The former congressman from Georgia started his campaign day at the Tick Tock Restaurant in St. Petersburg, a popular political stop, then addressed more than 3,000 at a hangar at Sarasota Bradenton International Airport.
Gingrich criticized Romney for hiring Crist's staffers. Among them is Stuart Stevens, chief Romney strategist who had the same job for Crist during his 2010 Senate run. Gingrich tied Crist to Romney's record, recalling how Romney once supported abortion rights, gay rights and gun control.
"That makes him a moderate in Massachusetts, but it makes him pretty liberal in the Republican primary," Gingrich said. "That probably explains why he hired Charlie Crist's staff."
Gingrich's decision to bash Romney for hiring former Crist loyalists doesn't seem to be sitting well with Sen. Marco Rubio, the popular Florida Republican who drove Crist out of the party before beating him at the polls in 2010.
Said Rubio: "Mitt Romney is no Charlie Crist. Romney is a conservative, and he was one of the first national Republican leaders to endorse me. He came to Florida, campaigned hard for me, and made a real difference in my race."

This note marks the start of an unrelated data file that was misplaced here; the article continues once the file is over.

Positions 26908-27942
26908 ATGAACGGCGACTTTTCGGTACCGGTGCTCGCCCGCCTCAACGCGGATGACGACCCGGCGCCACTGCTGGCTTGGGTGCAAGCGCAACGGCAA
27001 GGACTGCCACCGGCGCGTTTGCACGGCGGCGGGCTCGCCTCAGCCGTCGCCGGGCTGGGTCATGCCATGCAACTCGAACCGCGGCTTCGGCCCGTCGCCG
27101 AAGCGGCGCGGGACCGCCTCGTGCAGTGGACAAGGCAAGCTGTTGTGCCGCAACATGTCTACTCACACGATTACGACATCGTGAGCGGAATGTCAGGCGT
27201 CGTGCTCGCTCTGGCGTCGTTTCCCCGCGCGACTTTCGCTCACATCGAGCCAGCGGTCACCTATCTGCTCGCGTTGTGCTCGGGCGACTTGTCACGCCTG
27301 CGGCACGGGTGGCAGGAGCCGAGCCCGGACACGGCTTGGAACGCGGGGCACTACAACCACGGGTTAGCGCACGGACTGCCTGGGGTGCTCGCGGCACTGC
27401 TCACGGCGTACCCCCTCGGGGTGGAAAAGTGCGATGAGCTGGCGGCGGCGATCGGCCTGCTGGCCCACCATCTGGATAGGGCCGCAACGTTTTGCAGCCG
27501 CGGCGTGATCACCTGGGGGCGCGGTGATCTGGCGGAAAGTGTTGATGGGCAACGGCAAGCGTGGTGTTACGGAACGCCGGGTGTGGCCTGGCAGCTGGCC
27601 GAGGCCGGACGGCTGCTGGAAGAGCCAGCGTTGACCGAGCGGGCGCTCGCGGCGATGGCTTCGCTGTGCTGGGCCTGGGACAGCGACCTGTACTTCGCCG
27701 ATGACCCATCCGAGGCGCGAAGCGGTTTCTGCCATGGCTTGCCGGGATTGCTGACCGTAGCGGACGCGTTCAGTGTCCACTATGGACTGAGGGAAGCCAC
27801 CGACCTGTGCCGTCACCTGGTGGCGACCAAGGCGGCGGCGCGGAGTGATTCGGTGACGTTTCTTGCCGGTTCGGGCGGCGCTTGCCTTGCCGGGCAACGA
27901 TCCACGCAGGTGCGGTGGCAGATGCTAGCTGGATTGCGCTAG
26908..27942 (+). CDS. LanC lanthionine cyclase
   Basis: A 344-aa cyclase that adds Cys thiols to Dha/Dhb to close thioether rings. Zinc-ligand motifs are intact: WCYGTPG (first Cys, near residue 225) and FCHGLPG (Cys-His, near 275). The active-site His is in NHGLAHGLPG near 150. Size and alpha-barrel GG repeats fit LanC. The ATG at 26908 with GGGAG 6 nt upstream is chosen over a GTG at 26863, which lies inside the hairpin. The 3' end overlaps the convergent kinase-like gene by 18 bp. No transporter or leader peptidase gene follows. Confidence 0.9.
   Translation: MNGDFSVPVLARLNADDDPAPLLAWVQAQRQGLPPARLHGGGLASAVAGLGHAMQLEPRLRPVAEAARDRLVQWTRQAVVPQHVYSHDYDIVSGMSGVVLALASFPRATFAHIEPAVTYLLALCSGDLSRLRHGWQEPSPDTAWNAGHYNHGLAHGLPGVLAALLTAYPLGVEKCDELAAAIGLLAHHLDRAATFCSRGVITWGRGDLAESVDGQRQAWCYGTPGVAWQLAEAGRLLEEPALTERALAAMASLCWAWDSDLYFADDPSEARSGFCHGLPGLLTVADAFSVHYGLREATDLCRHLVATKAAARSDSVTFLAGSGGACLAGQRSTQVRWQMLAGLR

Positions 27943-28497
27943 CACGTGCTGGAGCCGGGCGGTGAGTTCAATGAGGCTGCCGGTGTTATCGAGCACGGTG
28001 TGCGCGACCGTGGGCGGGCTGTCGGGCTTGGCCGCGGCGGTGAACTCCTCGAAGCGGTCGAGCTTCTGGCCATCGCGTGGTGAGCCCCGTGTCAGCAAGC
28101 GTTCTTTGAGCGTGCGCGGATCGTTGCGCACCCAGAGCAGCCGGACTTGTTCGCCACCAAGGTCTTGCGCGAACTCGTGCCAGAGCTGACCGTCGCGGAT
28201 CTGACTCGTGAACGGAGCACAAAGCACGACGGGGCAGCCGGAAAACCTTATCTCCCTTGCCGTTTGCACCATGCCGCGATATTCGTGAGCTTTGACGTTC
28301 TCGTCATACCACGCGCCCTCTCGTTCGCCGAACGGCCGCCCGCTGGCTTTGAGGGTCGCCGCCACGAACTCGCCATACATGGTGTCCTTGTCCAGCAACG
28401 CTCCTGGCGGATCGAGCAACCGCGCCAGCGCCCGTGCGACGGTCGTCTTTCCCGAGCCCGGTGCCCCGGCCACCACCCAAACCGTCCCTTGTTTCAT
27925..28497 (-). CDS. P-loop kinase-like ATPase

Jay Rothstein, a Staten Island, N.Y., native now living in Bradenton, said he attended the rally because he hasn't decided between Gingrich and Romney. "I can't stand Obama," he said, but he noted that Gingrich's checkered past "may knock him out."
Santorum addressed voters at a waterfront park in Punta Gorda.
"Sometimes we need a Jimmy Carter to get a Ronald Reagan," Santorum said, a reference to Republican Reagan's defeat of incumbent Democrat Carter in 1980.
"I believe we can solve all our problems through our churches and families," Santorum said.
(Lightman and Clark of the Washington Bureau reported from Florida. Caputo reports for The Miami Herald. Richard Dymond and Laura Morel of The Bradenton Herald also contributed.)